How Set up a Local
Web Development Environment

What is a Local Development Environment?

What is a LAMP Stack?

The LAMP stack is a software bundle, comprised of several open-source technologies, that enables programmers to develop web sites and web applications on their computers. Once the applications or web sites are ready, they can be deployed on a production server running the same technologies.

LAMP is an acronym comprised of the four open-source technologies used: L for the Linux Operating system, A for Apache HTTP Web Server, M for either MySQL or MariaDB relational database and P for either PHP or Python (and occasionally Perl) programming languages.

Linux is used as an operating system, upon which the rest of the technologies will be installed and executed. Apache web server is used to serve static or dynamic content to web clients such as web browsers (Chrome, FireFox, etc.). MySQL is used to store, access and manipulate data and PHP is used to create dynamic content that will be served by Apache via the HTTP protocol.

The stack can also be installed on computers running the Windows operating system (in that case it is usually referred to as WAMP) or Mac operating systems (commonly known as MAMP).

Make sure to watch the introductory video by CBT Nuggets below to learn more about the LAMP stack.

INSTALLATION

You can visit the following websites and install one of the bundles provided by each site:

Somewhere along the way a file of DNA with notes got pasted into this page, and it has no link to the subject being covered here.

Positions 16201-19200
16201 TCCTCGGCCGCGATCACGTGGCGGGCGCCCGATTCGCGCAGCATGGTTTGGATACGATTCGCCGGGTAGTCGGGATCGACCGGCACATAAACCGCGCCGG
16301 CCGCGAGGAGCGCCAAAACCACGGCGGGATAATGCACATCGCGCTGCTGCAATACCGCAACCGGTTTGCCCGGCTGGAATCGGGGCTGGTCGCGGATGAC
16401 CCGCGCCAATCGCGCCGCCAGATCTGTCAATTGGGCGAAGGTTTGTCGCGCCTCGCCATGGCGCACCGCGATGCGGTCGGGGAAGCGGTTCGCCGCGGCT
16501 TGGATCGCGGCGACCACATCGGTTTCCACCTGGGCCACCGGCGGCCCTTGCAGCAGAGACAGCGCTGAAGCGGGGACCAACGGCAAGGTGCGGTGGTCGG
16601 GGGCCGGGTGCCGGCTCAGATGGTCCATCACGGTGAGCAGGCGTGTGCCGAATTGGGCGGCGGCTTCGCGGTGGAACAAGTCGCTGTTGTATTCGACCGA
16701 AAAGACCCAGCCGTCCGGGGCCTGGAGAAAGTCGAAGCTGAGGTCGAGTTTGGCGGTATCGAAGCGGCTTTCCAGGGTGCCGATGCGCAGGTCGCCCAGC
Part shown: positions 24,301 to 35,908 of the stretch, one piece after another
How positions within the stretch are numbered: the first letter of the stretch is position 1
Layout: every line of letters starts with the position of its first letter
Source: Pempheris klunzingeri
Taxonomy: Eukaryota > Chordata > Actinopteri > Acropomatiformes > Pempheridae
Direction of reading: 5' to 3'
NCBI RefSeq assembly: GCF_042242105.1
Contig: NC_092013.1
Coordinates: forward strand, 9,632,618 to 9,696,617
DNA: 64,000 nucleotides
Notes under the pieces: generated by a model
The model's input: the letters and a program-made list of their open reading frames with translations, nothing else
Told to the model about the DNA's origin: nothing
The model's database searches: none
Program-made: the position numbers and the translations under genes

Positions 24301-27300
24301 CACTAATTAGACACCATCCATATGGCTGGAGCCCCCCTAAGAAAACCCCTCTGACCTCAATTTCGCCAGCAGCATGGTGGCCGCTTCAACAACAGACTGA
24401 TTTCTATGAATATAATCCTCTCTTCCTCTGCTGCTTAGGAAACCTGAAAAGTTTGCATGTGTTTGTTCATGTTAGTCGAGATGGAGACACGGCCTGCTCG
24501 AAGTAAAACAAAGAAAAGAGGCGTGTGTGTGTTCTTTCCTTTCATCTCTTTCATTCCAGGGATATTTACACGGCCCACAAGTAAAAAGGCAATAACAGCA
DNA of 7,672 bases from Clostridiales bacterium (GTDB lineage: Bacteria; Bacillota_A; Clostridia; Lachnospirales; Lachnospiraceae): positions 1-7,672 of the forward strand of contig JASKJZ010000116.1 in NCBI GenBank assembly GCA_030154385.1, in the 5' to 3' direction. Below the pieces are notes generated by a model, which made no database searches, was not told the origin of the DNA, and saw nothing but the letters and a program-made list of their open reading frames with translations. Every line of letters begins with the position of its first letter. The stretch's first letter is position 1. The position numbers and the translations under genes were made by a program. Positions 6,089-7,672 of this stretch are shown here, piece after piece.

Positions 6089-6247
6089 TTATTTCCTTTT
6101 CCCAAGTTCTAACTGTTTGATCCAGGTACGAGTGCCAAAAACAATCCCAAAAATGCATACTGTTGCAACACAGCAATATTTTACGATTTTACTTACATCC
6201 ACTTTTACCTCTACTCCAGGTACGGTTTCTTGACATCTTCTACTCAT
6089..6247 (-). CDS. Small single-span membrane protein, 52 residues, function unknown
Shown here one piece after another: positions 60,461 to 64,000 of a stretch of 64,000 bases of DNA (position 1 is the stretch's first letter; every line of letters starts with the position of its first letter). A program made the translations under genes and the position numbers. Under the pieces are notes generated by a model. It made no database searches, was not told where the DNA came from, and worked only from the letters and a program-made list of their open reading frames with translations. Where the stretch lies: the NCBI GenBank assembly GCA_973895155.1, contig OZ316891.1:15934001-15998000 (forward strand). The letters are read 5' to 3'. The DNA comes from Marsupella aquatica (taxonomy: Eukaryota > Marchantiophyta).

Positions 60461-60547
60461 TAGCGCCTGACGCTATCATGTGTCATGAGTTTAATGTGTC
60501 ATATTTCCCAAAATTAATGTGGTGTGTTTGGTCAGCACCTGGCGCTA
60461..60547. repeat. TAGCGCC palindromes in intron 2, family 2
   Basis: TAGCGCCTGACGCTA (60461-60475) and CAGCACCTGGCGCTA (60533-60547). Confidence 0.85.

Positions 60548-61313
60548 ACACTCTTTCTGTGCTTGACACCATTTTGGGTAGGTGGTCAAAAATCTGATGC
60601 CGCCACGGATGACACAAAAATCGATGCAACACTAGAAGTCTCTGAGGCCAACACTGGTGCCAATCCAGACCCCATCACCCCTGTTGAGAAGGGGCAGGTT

You can also watch the following videos to guide you through the process of installing and configuring the stack:

Since the video above is quite old (2014), you’ll probably want to download the 64-bit version these days. Also, at this point we are not interested in phpMyAdmin or the Database part of the video nor are we interested in installing WordPress on our machine, so you can just follow the video up to 04:35.

REFERENCES

FAQ

  • Should I choose MySQL or MariaDB for my stack?

As MariaDB is very similar to MySQL database, both technologies can be used interchangeably. For example, popular CMS software such as Drupal, Joomla or WordPress can be configured to run using either of these database solutions.

(Read more about the story behind the MariaDB fork here)

Feedback

  • Is there anything we can help with up to this point? Do you have something to suggest about this chapter? Let us know in the comments below.

UPDATED: 01.02.2021

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